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Getting Training At Work

By: Jeff Durham - Updated: 1 Mar 2018 | comments*Discuss
 
Getting Training At Work Work Training

Getting training at work is something which benefits both the company and the employee. There have been numerous surveys carried out which always seem to indicate that employees tend to place far more emphasis on training and career development than they do on salary when it comes to being asked ‘what makes a good employer?’ And, whilst training doesn’t come cheap and represents a significant cost to the company, good employers are prepared to bear the cost for the benefits to themselves in the long-term in that their most valued employees will be even better qualified to do their jobs more productively and it also helps in terms of staff retention and in their loyalty and commitment.

Finding Out About Training

For companies which place training high up on their agenda, you probably won’t need to find out about training opportunities as you’ll be fully informed about that when you start a job or even at interview. Many companies now employ qualified trainers to deliver programs and courses in-house whilst several do that in conjunction with allowing you to learn off the premises, often at their expense. If, however, you’re not aware of any formal training programs in your workplace, you should ask your supervisor or even your employer themselves firstly. There may be mentoring schemes or they may even run external programs which could even lead into higher education. For companies themselves, there are many initiatives which they can get involved with and, in some cases, they may be able to obtain assistance in getting the funding to put these into practice as opposed to bearing the full brunt of the costs themselves.

Train To Gain

Train to Gain is a relatively new initiative which is aimed at businesses and which helps them by offering them free and impartial advice in how they might incorporate certain training programs for their staff into the business in order that they can remain competitive. It assists companies by helping them find suitable training opportunities at a location and a time that suits both the company and the workforce and they can sometimes help companies source funding for this as well as holding regular reviews with companies in order to review progress in terms of how well the workforce is developing as a result of any external training they’ve received.

Investors In People

One of the ways you, as a prospective employee, can determine if a company takes its training commitments seriously is to look out for the ‘Investors In People’ logo on any of their adverts or on their literature. This demonstrates that they are committed to staff development and this will be an ongoing process as they’ll continually be assessing their learning needs within the organisation in order to remain competitive and so employees will also benefit as a result by being given the opportunity to go on the latest, relevant courses.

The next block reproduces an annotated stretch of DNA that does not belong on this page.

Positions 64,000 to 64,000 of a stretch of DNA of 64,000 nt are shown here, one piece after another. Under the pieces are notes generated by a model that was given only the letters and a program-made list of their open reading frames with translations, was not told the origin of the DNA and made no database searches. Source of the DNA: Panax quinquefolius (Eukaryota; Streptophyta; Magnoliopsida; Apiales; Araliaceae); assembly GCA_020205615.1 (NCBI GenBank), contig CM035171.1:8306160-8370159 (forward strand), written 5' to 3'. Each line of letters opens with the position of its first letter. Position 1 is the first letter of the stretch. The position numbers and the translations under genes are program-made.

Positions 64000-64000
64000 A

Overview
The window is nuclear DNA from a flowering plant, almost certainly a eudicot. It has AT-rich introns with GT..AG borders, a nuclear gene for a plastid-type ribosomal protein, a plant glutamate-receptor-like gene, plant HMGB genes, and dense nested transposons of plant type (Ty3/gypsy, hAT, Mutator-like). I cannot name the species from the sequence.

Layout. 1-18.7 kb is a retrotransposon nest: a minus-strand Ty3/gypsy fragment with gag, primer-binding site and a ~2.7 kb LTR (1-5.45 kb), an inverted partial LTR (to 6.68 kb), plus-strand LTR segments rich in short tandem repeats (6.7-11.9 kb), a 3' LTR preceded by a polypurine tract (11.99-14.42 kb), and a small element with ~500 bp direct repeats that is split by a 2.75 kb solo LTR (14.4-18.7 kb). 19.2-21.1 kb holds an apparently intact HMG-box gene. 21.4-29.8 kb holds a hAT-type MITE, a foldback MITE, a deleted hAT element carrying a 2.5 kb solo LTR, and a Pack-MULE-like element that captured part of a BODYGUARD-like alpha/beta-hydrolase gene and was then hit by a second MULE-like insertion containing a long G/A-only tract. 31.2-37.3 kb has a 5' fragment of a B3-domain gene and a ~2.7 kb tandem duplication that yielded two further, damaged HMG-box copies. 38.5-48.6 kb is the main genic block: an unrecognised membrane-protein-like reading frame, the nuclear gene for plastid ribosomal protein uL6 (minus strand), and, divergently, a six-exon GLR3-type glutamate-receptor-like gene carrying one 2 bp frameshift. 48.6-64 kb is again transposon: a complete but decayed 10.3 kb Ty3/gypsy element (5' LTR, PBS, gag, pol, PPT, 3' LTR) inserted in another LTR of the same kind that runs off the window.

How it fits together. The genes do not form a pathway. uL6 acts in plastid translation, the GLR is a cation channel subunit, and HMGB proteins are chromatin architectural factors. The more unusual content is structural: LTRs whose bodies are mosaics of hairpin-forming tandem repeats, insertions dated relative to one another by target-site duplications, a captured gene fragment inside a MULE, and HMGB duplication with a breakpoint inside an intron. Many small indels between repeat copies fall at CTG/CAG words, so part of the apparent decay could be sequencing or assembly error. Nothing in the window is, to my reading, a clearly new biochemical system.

Training At Work And ‘In House’ Training

It’s important to make the distinction between ‘in house’ training and ‘on the job’ training. ‘On the job’ training does have its advantages in some areas, especially in smaller companies which might not be able to offer the same level of training and support. On the job training at a very basic level simply means that you’re often shown what to do in a particular role by a more experienced member of the team. And, whilst there may be some element of that in larger companies too, proper in-house training will usually consist of a dedicated trainer (perhaps more than one) running workshops and training programs within the workplace or externally but where you’ll come away from your particular job for a set period per week or per month to learn new skills within a group setting. Getting training at work does not necessarily just mean the training is done inside your place of employment by other members of staff either. For example, many companies offer apprenticeships where you’ll attend college or some other external learning institution for part of your working week and the rest of the time doing your job.

If there are no official training programs within your workplace, there’s nothing stopping you asking your employer if they’d help you in supporting any arrangements which you may decide to make for yourself. For example, an employer might be prepared to help pay for a learndirect course or some other form of distance learning course which is relevant to their business and which they feel would be of benefit to you and the company.

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I am looking for a job in caring for the apprentiship. I lost my job in July 2017 And finding it hard to get employment as I only have a level 1;I have a natural passion for caring , to which I would love to put it to gòod use
THERESA - 1-Mar-18 @ 6:12 PM
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